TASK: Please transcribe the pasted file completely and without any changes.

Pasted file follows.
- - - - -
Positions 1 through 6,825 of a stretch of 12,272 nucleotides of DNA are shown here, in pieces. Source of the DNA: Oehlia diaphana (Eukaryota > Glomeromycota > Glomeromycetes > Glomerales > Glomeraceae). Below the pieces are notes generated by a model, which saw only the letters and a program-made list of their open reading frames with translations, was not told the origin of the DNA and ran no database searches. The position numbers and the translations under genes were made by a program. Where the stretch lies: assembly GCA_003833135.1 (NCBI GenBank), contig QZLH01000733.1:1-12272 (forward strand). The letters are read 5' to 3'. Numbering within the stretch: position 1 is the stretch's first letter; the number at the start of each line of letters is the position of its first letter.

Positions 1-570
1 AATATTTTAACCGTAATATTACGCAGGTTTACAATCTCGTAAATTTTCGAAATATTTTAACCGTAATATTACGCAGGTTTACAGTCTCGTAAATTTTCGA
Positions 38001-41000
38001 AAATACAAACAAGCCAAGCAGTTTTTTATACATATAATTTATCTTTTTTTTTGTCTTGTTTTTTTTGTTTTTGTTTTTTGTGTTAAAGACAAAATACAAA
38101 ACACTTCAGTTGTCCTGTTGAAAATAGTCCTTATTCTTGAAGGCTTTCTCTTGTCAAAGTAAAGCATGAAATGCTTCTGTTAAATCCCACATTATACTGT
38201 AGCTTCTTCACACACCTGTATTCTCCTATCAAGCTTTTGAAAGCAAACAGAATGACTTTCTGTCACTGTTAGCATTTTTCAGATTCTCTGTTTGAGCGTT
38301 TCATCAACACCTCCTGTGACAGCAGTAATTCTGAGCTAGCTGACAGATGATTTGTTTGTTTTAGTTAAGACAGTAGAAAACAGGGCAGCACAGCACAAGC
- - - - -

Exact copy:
Positions 1 through 6,825 of a stretch of 12,272 nucleotides of DNA are shown here, in pieces. Source of the DNA: Oehlia diaphana (Eukaryota > Glomeromycota > Glomeromycetes > Glomerales > Glomeraceae). Below the pieces are notes generated by a model, which saw only the letters and a program-made list of their open reading frames with translations, was not told the origin of the DNA and ran no database searches. The position numbers and the translations under genes were made by a program. Where the stretch lies: assembly GCA_003833135.1 (NCBI GenBank), contig QZLH01000733.1:1-12272 (forward strand). The letters are read 5' to 3'. Numbering within the stretch: position 1 is the stretch's first letter; the number at the start of each line of letters is the position of its first letter.

Positions 1-570
1 AATATTTTAACCGTAATATTACGCAGGTTTACAATCTCGTAAATTTTCGAAATATTTTAACCGTAATATTACGCAGGTTTACAGTCTCGTAAATTTTCGA
Positions 38001-41000
38001 AAATACAAACAAGCCAAGCAGTTTTTTATACATATAATTTATCTTTTTTTTTGTCTTGTTTTTTTTGTTTTTGTTTTTTGTGTTAAAGACAAAATACAAA
38101 ACACTTCAGTTGTCCTGTTGAAAATAGTCCTTATTCTTGAAGGCTTTCTCTTGTCAAAGTAAAGCATGAAATGCTTCTGTTAAATCCCACATTATACTGT
38201 AGCTTCTTCACACACCTGTATTCTCCTATCAAGCTTTTGAAAGCAAACAGAATGACTTTCTGTCACTGTTAGCATTTTTCAGATTCTCTGTTTGAGCGTT
38301 TCATCAACACCTCCTGTGACAGCAGTAATTCTGAGCTAGCTGACAGATGATTTGTTTGTTTTAGTTAAGACAGTAGAAAACAGGGCAGCACAGCACAAGC